- adj. of or relating to readers.
“I wanted a kind of readerly innocence of the inner workings of the sausage factory to inform my list.”
“She was the reason that Art in America was so well-written while being "readerly" and as jargon and trendy-language-free as possible.”
“For a while, I kept things like Bolaño's By Night in Chile, Tanizaki's Seven Japanese Tales, and Zoe Wicomb's Playing in the Light on the possibles list, but they came off one by one for different reasons Tanizaki because I wanted novels rather than more stories, Wicomb because I find the shifting viewpoints of the novel annoying and didn't really look forward to rereading it and though I adore her You Can't Get Lost in Cape Town, I once included it in a class and it was just too subtle for the students to appreciate, the Bolaño because it requires a certain kind of readerly sophistication that I just don't know how to teach to kids who've just come from high school and, more often than not, don't like reading.”
“In "Finding Everett Ruess," David Roberts, an accomplished climber-turned-journalist, tells three intertwined stories: of the young man's brief life; of his unlikely afterlife, when his writings were published and became the object of readerly devotion; and of a kind of detective story— Mr. Roberts, tracking Ruess's route, found a body and had it tested for Ruess's DNA the preliminary tests showed a match, but later ones did not.”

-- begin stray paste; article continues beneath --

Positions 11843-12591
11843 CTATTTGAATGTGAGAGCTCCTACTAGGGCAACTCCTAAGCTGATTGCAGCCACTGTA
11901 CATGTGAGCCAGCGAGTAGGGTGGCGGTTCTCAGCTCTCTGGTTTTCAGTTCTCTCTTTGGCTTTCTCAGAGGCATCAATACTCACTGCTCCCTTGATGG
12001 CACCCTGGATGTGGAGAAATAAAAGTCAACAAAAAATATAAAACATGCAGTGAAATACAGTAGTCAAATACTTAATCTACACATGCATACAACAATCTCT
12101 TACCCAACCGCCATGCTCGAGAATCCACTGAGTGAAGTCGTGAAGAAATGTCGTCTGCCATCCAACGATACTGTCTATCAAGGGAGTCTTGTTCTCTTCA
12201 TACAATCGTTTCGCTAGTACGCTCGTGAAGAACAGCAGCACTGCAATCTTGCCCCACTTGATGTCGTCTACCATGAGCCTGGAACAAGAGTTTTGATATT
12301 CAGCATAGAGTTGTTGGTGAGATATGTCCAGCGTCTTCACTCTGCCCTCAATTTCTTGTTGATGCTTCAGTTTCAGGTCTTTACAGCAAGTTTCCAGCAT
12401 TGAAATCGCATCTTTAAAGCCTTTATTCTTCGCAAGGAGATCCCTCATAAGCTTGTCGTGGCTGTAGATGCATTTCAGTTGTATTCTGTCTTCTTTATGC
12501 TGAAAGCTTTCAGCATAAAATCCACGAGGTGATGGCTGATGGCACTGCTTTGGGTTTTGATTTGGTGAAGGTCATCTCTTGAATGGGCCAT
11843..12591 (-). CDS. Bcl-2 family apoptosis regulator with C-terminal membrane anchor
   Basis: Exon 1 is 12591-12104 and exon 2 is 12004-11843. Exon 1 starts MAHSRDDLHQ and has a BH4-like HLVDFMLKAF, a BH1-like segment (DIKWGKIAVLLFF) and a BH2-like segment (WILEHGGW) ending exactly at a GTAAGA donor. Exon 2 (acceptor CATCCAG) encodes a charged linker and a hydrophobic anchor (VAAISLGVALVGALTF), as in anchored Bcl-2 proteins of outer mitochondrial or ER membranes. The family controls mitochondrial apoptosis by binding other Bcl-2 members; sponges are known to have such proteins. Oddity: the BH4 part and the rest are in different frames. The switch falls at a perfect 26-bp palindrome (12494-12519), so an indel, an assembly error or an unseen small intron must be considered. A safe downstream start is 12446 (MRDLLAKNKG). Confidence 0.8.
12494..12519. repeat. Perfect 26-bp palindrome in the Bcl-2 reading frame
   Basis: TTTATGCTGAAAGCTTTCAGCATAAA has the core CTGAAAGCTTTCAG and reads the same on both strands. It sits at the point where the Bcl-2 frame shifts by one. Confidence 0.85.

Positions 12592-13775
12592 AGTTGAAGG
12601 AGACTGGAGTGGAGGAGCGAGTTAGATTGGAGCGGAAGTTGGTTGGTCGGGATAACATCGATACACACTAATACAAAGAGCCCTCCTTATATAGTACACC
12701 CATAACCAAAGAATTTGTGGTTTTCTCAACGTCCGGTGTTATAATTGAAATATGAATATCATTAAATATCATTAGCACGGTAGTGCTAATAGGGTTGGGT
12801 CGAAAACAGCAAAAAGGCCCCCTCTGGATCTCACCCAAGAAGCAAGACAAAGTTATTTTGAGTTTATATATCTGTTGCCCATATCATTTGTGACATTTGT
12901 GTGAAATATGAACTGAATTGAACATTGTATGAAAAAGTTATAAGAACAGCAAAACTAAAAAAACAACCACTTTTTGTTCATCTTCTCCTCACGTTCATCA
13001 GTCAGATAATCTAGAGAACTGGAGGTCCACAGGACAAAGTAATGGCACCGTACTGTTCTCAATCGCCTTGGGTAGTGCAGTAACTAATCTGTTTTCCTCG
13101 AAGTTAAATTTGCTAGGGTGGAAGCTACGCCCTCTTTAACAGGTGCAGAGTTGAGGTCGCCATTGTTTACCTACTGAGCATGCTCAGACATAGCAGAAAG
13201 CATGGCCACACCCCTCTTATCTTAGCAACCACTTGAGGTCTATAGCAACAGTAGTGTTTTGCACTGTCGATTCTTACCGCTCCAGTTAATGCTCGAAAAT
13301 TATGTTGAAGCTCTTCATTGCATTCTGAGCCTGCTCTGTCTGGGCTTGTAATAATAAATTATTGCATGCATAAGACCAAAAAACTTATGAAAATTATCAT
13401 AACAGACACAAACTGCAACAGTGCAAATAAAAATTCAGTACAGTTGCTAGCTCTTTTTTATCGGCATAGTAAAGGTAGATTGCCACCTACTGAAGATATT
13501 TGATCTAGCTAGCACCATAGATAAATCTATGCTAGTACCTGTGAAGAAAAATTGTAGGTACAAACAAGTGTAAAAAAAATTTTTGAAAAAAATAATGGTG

“One has certain models of excellence, certain standards of prose evolved with the hope sometimes of teachers and editors, and certain readerly expectations that one hopes, as a writer, to satisfy.”
“Conventional academic wisdom now holds that there are two kinds of book: difficult, "writerly" art-novels (for intellectuals) and simple "readerly" mass-market fiction (for the rest of us peasants).”
“Your evident generosity of spirit, wit and good readerly sense are much appreciated by the Old Dog.”
“At what point do you give up on that ‘something’, that readerly prize for continuing to read?”
“By his definitions, I strongly value readerly qualities, whereas extreme writerly qualities like complete lack of punctuation and indeterminacy of meaning leave me cold.”
“I have no idea what Barthes looks like but somehow I can still picture him, scanning his bookshelves and muttering to himself It is an interesting distinction he makes and I can completely agreee with him that the writerly is more realistic in the sense of being true to what reality is like than the readerly.”
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... to use these words in spoken English and reap esteem. In the SPOKEN corpus of the COCA (full corpus: 450 million words) none of these occur.
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